Growth of the incarcerated population, as well as the racially disparate form that it has taken, relates in large part to U.S. drug policy. U.S. policies towards drug offenses have become increasingly punitive since the 1980s. Measures such as mandatory minimum sentences, penalty enhancements for the sale and use of drugs in certain areas (drug free zones), disparities in the penalties associated with possession of crack and powder cocaine, and restrictions on syringe availability are examples of policies that increase the frequency of arrest and incarceration of drug offenders.35 Between 1980 and 1995, the number of drug offenders in state prison increased by more than 1000%, accounting for 1 out of every 16 inmates in 1980, but 1 out of every 4 in 1995.36 In the same time period, drug offenders represented 50% of the growth in state prison populations, and more than 80% of the total growth in the federal inmate population.36 These increases in drug-related incarceration were not distributed equally between African Americans and Whites. While the number of White state prison inmates sentenced for drug offenses increased 306% between 1985 and 1995, the number of African American state prison inmates sentenced for drug offenses increased 707% in the same time period.37 The increase in the number of drug offenders in state prisons accounted for 42% of the total increase for African Americans, but only 26% of the total increase for Whites.38 Among federal prisoners, African American men account for 34% of those incarcerated on non-drug offenses, but 42% of those incarcerated on drug offenses.33

The tripling of the female incarcerated population between 1980 and 1990 is similarly related to drug policy.39 The number of women arrested for drug offenses increased by 89% from 1982 to 1991,40 and sentencing of drug offenders accounted for 55% of the increase in the female prison population between 1986 and 1991.39 What is true for men is true for women as well: incarceration rates have increased more rapidly among African American women than among White women, resulting in a growing race disparity in women’s incarceration rates.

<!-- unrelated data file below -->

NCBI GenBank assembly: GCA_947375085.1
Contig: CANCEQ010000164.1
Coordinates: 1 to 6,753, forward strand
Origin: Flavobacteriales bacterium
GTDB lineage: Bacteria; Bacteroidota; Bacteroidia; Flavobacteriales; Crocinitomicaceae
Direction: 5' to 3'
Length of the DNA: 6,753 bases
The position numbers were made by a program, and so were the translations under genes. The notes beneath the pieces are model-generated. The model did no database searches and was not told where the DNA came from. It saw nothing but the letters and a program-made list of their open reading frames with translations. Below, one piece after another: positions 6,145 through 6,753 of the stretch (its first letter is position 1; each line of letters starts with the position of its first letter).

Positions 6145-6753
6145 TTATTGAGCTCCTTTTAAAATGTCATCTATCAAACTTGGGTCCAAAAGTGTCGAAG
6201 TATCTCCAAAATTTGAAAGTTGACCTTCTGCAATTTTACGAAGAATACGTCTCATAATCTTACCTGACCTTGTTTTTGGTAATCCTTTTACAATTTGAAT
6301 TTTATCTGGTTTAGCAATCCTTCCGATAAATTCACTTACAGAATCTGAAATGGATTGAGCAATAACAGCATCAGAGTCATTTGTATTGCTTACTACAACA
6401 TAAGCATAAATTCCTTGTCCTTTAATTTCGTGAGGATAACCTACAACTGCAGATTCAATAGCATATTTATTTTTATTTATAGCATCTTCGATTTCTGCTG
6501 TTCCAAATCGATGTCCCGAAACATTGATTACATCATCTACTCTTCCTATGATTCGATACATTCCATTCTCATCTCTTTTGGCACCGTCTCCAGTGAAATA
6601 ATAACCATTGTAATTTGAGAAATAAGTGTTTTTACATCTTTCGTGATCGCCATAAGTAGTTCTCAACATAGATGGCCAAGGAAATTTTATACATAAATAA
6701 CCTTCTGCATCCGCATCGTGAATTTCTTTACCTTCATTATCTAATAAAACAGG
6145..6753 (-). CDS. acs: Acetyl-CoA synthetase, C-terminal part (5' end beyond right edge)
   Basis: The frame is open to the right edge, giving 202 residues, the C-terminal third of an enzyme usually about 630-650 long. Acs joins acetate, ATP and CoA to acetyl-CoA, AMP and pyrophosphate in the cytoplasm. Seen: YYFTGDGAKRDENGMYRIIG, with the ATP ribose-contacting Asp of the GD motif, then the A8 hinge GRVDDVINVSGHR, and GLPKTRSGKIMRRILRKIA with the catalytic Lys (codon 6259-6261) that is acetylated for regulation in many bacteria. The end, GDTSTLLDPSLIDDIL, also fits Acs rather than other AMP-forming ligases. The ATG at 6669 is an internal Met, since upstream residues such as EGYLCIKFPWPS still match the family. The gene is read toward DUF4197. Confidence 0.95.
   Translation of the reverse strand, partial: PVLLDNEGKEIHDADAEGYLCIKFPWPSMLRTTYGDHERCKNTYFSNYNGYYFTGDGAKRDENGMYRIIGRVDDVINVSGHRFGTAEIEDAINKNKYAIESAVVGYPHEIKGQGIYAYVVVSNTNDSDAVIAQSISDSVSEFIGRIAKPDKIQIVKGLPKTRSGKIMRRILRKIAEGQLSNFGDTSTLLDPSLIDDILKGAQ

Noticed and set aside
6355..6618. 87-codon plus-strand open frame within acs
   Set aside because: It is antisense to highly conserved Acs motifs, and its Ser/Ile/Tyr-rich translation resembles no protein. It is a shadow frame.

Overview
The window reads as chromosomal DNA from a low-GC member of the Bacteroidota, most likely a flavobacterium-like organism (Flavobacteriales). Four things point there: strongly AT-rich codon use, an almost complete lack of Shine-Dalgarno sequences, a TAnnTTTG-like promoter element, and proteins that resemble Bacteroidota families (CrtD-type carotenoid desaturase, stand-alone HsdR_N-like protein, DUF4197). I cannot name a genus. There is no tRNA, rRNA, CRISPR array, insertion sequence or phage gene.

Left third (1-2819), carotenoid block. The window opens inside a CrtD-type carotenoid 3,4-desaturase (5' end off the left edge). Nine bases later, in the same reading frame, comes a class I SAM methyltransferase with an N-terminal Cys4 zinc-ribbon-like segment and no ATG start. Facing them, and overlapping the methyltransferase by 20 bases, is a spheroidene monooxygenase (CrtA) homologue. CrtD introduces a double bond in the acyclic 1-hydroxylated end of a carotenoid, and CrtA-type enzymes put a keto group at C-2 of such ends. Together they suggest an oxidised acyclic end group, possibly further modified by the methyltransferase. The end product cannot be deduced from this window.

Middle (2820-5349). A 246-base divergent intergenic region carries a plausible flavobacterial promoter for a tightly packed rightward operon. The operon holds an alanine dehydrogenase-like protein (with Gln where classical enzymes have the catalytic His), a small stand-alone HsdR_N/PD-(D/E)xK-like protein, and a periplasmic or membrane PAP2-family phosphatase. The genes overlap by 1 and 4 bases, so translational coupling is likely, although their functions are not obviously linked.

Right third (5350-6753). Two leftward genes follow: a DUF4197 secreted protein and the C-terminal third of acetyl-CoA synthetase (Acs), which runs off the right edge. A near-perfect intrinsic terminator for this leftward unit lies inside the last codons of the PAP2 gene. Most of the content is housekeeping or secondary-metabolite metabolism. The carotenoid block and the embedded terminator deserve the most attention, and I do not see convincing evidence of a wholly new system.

Incarceration and HIV risk

Whatever the explanations for race disparities in incarceration, it is reasonable to hypothesize that incarceration affects the HIV/AIDS risk of individuals with a history of incarceration. First, the prison environment itself may be a high-risk setting for the transmission of HIV/AIDS due to both the prevalence of HIV among inmate populations and the high-risk activities that occur inside the prison walls. In 2002, the known cases of HIV, as a proportion of the total custody population in state and federal prisons, varied across the nation from 0.2% to 7.5% with an average across prisons of 1.9%.41 In 1997, 20% to 26% of all people living with HIV in the U.S. were incarcerated at some point during the year.42 The exact magnitude of sexual risk behaviors occurring in prison is difficult to ascertain given the unreliability of official prison sexual assault records, the social pressures that inhibit men’s willingness to report same-sex behavior, the differences in sample size and populations that are studied, and the variety of ways in which researchers define sexual activity.4344 While several studies estimate that about 20% of men experience some form of sexual contact while incarcerated, others have reported much higher and much lower rates.4347 Whatever the rate may be, the majority of these sexual activities are likely to be unsafe due to the dearth of condoms in prisons. Injection drug use also occurs in prison and is associated with increased HIV risk;4751 tattooing may be an additional risk factor.52 Using HIV testing to investigate HIV transmission within U.S. jails or prisons, some studies have found no strong evidence of intraprison spread of HIV,5354 while Mutter and colleagues found that 3% of a sample of individuals continuously incarcerated since 1977 had seroconverted to HIV-positive status.55 In a more recent study, Krebs and Simmons56 found that, among a sample of 5,265 inmates, the intraprison HIV transmission rate was 0.63% and HIV transmission while in prison largely occurred through sex with another man. In general, studies suggest that while sex and drug use decrease overall among the incarcerated, they are conducted in a riskier manner inside prison than outside.5758

Though it is difficult to assess whether African Americans have a greater risk of HIV transmission while in prison than Whites, some studies indicate that their risk behavior while in prison differs little from that of Whites.57, 59 This suggests that any association between incarceration and Black-White disparities in HIV/AIDS that relates to prison as a risk environment results from the greater likelihood that African Americans will be exposed to this environment and not to any differences in risk behavior while incarcerated.